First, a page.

“Buildings are not simply expressive sculptures. They make visible our personal and collective aspirations as a society. Great architecture gives us hope. Great architecture can heal.”
A few weeks ago I wrote about Bryan Stevenson. This week, Julia told me I had to watch an amazing TED talk she saw by Michael Murphy. It was about architecture that is built to heal. Michael Murphy has done incredible work around the world. In Rwanda, not only did Michael design a hospital that would prevent unnecessary infections, promote healing, and lift patient’s morale, he was wise enough to work and learn from Bruce Nizeye. Bruce, a local engineer, taught him about Ubudehe, a practice and culture where the community works collectively to support one another and solve problems. Hundreds came out to excavate the site with hand tools. Bruce started a guild where master craftsmen trained locals to make the furniture. Fifteen years after the Rwandan genocide, Bruce advised Michael to hire workers from all backgrounds, half of them women. This process initiated a healing for the community while the hospital was being built
This process is called Locally Fabricated or Lo-Fab and it’s four pillars are:
Train where you can
Invest, focus on how to bring dignity to the people that the building will serve.
A Lo-Fab hospital in Haiti saves lives from Cholera, a birthing center in Malawi seriously reduces the maternal and infant mortality rate.
Back here in the States, Michael saw that Bryan Stevenson and the Equal Justice Initiative were planning on building a memorial to those who were lynched in the South. Michael asked if he could design it. The collaboration will be a moving open structure, reminding one of the Parthenon until you get close and realize that the columns are pillars hanging, suspended above the ground like so many were from public town squares. The names of those who were unjustly taken will be inscribed on these pillars. In a field outside the building, there will be duplicate pillars waiting for each county where lynching took place to claim and display them. This is not to shame these counties but as Michael said, it will allow the nation to, “heal from over a century of silence.” Michael also pointed out that countries like Germany, South Africa and Rwanda have built memorials to commemorate their atrocities in order to mend their wounded psyches. America has yet to build this kind of memorial.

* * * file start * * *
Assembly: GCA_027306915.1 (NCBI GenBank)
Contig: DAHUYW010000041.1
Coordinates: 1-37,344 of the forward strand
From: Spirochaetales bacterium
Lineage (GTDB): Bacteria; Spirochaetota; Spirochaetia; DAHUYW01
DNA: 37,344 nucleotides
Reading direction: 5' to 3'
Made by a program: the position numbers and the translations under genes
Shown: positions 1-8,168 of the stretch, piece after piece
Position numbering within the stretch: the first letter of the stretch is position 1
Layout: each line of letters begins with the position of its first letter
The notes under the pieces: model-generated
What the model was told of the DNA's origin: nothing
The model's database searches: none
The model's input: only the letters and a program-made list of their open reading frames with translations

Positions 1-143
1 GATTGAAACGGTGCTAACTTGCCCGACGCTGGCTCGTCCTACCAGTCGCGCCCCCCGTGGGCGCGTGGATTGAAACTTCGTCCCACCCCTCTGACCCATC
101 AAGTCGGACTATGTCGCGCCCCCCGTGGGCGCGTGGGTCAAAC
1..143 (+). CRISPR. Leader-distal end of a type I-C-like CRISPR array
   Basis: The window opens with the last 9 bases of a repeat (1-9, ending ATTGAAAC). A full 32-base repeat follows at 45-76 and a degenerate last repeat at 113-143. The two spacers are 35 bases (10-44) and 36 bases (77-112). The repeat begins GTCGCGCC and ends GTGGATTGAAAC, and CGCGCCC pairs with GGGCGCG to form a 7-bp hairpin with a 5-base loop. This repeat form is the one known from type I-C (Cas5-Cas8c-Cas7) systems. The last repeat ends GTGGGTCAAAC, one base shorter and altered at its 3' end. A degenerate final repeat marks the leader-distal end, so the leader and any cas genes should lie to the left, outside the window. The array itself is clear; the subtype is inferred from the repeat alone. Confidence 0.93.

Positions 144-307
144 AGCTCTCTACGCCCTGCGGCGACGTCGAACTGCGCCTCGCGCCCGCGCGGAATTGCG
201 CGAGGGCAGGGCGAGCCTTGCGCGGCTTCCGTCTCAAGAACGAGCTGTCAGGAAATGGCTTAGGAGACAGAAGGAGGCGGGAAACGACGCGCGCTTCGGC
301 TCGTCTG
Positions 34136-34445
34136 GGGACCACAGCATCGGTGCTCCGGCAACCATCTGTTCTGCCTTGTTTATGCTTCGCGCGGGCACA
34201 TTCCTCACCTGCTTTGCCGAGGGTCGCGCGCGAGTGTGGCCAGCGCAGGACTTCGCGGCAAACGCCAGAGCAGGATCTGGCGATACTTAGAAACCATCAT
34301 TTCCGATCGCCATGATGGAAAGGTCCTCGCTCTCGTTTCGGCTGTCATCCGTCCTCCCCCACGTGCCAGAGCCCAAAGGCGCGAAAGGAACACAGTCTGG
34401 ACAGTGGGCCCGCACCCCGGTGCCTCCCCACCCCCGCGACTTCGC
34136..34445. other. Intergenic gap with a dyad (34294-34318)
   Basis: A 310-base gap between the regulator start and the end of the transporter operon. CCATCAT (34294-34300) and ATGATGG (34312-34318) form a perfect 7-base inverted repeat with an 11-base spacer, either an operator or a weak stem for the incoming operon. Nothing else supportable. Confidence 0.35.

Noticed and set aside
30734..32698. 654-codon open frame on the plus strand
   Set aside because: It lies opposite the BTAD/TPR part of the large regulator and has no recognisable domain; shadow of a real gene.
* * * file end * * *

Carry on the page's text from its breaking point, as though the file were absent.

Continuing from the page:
Brene Brown says in her book Rising Strong, “Owning our story and loving ourselves through that process is the bravest thing we’ll ever do.”
This applies to us in America. When we look at our story, we were farmers who fought the most powerful army in the world to create the first nation without a king or emperor. We created a Republic for the people by the people and during the Second World War we made the world safe for democracy. The shadow part of our story that we have yet to reckon with is slavery, bigotry, the genocide and subjugation of Native Americans, institutional misogyny, homophobia, xenophobia and too many other phobias. Because we are unwilling to rumble with this shadow, it sadly becomes necessary to have an organization in 2016 called Black Lives Matter.
This is the Land of the brave. If we are set on “Making America Great…” let us love ourselves in the process of owning our story head on. Not through posturing, pride and insulting one another but through recognizing that we have people like Michael Murphy, Bryan Stevenson, Brene Brown and countless others who are not only resources but are cheering us on toward our real greatness. Namely, standing for up for life, liberty and the pursuit of happiness for all of our citizens. Equality and harmony are what make us strong.
The third part of Brene Brown’s Rising Strong process is called The Revolution, “where we own our truth in order to write a new, more courageous ending which will transform who we are and how we engage with the world.”
That is a modern revolution worth having.
As more of us are willing to do this kind of work on ourselves, connections and links are made to build, not a wall, but a structure that brings dignity to the people it serves. That is something we need now more than ever.